In assessing the potential changes in the position, the undersigned has not given any weight to the 100 hours of training which is now required during the Economic Support Specialist's first two years. The parties offered no evidence of the content of the training, and there is no basis for concluding that the training is necessary because of greater responsibility as opposed to merely learning to use a new software to perform the same responsibilities.

Even without the evidence of the new training, based on the proliferation of programs that the Economic Support Specialist must now understand administer and the greater detail required of the data collection, and the expanded role of the Economic Support Specialist in welfare fraud investigation, the undersigned concludes that the Economic Support Specialist now has some increased responsibilities. The question then remains, does this additional responsibility exceed a merely descriptive change and is it sufficiently weighty to justify the two pay grade adjustment proposed by the Union?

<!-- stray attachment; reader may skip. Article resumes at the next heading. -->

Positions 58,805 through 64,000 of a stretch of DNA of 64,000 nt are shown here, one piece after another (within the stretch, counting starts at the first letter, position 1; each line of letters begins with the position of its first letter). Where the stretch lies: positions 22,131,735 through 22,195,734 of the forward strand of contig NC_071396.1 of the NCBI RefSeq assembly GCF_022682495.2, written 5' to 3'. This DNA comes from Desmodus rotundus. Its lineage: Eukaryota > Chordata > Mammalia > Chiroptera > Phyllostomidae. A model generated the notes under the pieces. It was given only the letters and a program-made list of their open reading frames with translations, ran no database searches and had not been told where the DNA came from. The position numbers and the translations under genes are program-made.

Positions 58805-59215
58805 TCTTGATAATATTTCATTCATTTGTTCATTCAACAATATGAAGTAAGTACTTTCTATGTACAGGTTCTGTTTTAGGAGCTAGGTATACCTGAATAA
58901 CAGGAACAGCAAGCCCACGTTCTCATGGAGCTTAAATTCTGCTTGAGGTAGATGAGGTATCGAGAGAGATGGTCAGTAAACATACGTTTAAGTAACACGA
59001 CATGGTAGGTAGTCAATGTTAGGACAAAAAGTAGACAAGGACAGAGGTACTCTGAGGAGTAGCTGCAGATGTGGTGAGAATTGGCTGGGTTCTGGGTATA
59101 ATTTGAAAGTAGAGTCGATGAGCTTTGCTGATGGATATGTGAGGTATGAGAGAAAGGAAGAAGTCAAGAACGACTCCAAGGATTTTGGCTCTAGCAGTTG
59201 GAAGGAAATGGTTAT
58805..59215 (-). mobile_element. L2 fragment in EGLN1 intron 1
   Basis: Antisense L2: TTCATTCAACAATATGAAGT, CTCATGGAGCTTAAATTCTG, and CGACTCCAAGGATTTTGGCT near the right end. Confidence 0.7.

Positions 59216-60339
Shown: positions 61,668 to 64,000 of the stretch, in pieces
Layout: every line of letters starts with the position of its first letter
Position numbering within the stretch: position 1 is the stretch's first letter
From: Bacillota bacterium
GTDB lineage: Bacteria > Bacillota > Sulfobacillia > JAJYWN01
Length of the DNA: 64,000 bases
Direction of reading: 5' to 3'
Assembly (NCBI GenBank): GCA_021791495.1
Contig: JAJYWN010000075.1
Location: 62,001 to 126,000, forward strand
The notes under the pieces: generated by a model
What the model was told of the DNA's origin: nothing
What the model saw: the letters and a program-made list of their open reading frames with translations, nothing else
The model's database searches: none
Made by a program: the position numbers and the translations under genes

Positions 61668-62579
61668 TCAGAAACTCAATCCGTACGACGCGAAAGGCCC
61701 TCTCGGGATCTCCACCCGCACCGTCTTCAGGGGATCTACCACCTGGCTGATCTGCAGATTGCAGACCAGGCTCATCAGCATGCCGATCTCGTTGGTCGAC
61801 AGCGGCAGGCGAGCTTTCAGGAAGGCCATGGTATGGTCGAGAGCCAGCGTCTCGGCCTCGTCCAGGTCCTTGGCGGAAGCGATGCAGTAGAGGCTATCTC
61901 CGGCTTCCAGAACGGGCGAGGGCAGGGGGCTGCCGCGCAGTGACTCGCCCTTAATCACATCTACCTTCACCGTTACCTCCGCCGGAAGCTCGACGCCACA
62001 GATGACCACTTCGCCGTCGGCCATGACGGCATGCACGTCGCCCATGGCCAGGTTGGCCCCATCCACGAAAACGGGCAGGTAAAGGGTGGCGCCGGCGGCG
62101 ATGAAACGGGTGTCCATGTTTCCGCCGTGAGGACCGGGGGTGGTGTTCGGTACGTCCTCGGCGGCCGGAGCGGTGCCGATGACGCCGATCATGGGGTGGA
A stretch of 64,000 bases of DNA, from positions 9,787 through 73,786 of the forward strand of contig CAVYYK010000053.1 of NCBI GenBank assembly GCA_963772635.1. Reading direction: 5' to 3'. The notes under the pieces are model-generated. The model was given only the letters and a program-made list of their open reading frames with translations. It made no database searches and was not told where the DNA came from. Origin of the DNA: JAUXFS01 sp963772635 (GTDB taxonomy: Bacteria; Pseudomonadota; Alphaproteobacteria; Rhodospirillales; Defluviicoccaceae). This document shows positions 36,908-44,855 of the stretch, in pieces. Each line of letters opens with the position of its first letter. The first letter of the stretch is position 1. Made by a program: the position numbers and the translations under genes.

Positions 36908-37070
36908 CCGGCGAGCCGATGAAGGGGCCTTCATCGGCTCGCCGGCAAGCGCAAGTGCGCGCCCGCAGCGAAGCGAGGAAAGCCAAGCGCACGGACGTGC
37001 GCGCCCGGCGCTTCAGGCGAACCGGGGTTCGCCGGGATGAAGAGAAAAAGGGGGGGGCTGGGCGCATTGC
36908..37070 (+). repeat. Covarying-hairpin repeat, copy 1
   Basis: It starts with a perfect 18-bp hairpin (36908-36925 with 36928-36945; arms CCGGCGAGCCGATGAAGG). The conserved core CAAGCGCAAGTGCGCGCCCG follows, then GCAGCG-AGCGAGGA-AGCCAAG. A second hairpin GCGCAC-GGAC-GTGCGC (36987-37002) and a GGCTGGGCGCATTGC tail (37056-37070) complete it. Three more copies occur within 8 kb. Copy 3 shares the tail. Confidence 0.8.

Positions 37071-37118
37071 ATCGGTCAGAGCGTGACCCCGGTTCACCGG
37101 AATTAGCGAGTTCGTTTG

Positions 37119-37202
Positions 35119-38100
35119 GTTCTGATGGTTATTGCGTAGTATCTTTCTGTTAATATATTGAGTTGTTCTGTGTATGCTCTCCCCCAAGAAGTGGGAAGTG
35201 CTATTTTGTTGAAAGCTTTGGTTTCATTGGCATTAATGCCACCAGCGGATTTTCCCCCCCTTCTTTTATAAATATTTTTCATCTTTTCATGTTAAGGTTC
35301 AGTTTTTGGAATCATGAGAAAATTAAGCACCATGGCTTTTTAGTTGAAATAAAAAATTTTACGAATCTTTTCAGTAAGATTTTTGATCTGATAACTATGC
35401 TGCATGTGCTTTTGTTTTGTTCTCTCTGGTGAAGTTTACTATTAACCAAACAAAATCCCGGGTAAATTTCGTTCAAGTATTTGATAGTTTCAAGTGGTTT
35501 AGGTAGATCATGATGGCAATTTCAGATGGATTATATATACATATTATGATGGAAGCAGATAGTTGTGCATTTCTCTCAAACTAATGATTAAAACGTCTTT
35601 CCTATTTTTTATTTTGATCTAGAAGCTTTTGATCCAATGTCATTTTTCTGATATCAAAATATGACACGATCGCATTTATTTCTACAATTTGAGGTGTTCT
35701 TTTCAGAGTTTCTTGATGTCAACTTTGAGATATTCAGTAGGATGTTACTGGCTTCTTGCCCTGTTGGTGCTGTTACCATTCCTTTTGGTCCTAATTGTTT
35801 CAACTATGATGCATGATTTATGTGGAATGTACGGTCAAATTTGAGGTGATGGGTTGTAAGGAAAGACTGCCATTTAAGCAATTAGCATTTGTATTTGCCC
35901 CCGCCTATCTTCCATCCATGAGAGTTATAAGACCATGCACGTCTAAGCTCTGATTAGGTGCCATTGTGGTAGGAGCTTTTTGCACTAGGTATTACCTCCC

If the increase were granted, the preponderance of the affected employes, who are Economic Support Specialist II, would move from Grade 9 to Grade 11. The parties did not make arguments regarding comparisons with other Grade 11 positions.

To support its position, the Union turns to a comparison of the Economic Support Specialist with the duties of the Counselor I positions. This comparison cannot be definitive since the Counselor I positions are in the professional bargaining unit and therefore not a part of the contract governing this dispute. Nevertheless, a comparison of the two positions does offer some guidance.